However, when disposed in such a position, the scoreline 7 extends laterally away from the nose end of the pull tab 11 or generally perpendicular to the nose end of the pull tab 11, thereby requiring an unnecessarily high pulling force on the handle end of the pull tab 11 in order to fracture and continue severing the scoreline 7.

Accordingly, known non-circular can ends of this type frequently further include other features designed to affect the way in which they are opened and removed. For example, some non-circular can ends include projections or recesses around the periphery or transversely disposed on the end panel, in order to, for example, provide a more rigid panel structured to be removed without significant rolling thereof. See e.g., U.S. Pat. No. 5,252,019 (FIGS. 25, 26 and 27); see also, U.S. Patent Des. Pat. Nos. 328,032; and 425,419. Another feature often included on such can ends is a mustache scoreline 19 (FIG. 1) adjacent the attachment rivet 15 on a product side of the can end 1. Such mustache scorelines are designed to facilitate initial rupture of the peripheral scoreline 7 defining the opening section 9 and to provide easy opening of the can end 1 closure without the pull tab 11 being accidentally torn off of the panel 3. See, e.g., U.S. Pat. Nos. 5,217,134; 5,252,019; 5,328,313; 5,462,396; and 5,688,094.

For example, U.S. Pat. No. 5,252,019 entitled “Convenient-Feature Non-Circular End Closure With Interrupted Panel Profiling” describes a “reverse handle-bar mustache” configuration of a back scoreline on the end wall panel. The “reverse handle-bar mustache” score includes leg portions each directed on opposite sides of the rivet to act as a fulcrum for lever action severance of the peripheral scoreline. However, while the mustache score may reduce the initial force required to fracture the scoreline, the disclosed can end and pull tab design nonetheless require rotating the pull tab until it engages the chuckwall and then using the chuckwall as a fulcrum to facilitate continued severance of the scoreline and opening of the can end. Additionally, disposing a mustache score on the product side of the can end requires a post score coating operation to protect the rigid container material that has been scored from oxidation when using a rigid container material that oxidizes.

It is, therefore, desirable to provide a non-circular can end which overcomes the aforementioned disadvantages.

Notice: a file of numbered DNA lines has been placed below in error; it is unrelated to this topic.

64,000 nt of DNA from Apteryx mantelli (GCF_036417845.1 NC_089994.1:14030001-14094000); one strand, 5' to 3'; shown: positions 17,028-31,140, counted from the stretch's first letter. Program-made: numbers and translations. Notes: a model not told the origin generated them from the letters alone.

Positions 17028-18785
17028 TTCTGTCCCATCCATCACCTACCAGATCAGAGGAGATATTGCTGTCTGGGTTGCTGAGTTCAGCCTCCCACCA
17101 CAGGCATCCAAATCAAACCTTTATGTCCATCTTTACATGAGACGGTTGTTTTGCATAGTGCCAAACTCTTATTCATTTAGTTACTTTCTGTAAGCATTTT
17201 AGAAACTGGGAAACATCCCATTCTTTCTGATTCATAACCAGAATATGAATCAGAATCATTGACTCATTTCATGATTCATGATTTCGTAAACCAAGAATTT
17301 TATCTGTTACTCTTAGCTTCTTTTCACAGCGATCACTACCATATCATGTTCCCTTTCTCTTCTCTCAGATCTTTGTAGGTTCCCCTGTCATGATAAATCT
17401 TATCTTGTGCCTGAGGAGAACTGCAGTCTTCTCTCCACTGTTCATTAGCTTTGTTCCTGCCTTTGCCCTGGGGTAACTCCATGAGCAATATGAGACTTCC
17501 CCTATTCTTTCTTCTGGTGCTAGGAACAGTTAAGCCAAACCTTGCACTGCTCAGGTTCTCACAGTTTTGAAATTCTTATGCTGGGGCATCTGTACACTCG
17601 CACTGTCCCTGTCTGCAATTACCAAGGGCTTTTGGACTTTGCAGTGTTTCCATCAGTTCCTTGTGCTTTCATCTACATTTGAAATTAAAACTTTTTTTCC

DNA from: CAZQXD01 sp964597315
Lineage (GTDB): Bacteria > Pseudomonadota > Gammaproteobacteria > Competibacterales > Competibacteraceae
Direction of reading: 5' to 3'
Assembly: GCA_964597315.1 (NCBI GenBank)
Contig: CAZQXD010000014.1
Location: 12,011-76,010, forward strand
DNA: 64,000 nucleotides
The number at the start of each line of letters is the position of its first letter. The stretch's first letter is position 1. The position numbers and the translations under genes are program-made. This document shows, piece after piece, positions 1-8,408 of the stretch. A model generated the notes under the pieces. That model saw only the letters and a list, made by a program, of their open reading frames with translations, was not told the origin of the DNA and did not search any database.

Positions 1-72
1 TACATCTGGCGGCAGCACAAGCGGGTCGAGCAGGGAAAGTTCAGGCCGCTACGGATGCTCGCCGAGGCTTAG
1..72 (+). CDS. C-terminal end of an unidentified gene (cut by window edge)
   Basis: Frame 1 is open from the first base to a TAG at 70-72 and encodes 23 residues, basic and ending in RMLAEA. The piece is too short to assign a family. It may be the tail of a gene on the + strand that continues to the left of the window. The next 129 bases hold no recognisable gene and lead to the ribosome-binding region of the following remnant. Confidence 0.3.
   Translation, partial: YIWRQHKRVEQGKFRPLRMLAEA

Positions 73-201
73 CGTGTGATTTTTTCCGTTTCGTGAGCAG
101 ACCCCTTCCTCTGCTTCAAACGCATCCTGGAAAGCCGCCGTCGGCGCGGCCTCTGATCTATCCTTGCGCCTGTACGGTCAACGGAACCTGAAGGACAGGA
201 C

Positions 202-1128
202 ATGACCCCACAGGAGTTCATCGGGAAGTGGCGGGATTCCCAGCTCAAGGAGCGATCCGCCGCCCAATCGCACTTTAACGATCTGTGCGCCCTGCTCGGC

Accordingly, there is room for improvement in non-circular can ends, in tooling used to manufacture non-circular end can ends and in conversion presses for converting shells into non-circular can ends.

SUMMARY OF THE INVENTION

It is an object of the present invention to provide a non-circular can end wherein fracture of the scoreline is initiated at a location of relative stress concentration and wherein said scoreline severance propagates along a naturally occurring stress gradient in the general direction of the pulling force as opposed to laterally away therefrom or perpendicularly thereto.

It is another object of the present invention to provide a corner-mounted tab structured to provide such initial scoreline fracture and severance propagation at the corner of the severable panel to which the tab is attached.

It is another object of the present invention to provide a non-circular end closure which does not require extended rotation of the tab and use of the chuckwall as a fulcrum in order to assist in severing the scoreline.

It is another object of the present invention to provide a number of safety folds to prevent injury potentially caused by the severed scoreline.

It is yet another object of the present invention to provide generally parallel bead recesses on either side of the rivet attaching the pull tab, in order to facilitate bending of the panel aft of the rivet island to easily open the can end.

It is another object of the present invention to provide tooling for manufacturing non-circular can ends having corner-mounted tabs.

It is another object of the present invention to provide a conversion press for converting shells into non-circular can ends having corner-mounted tabs.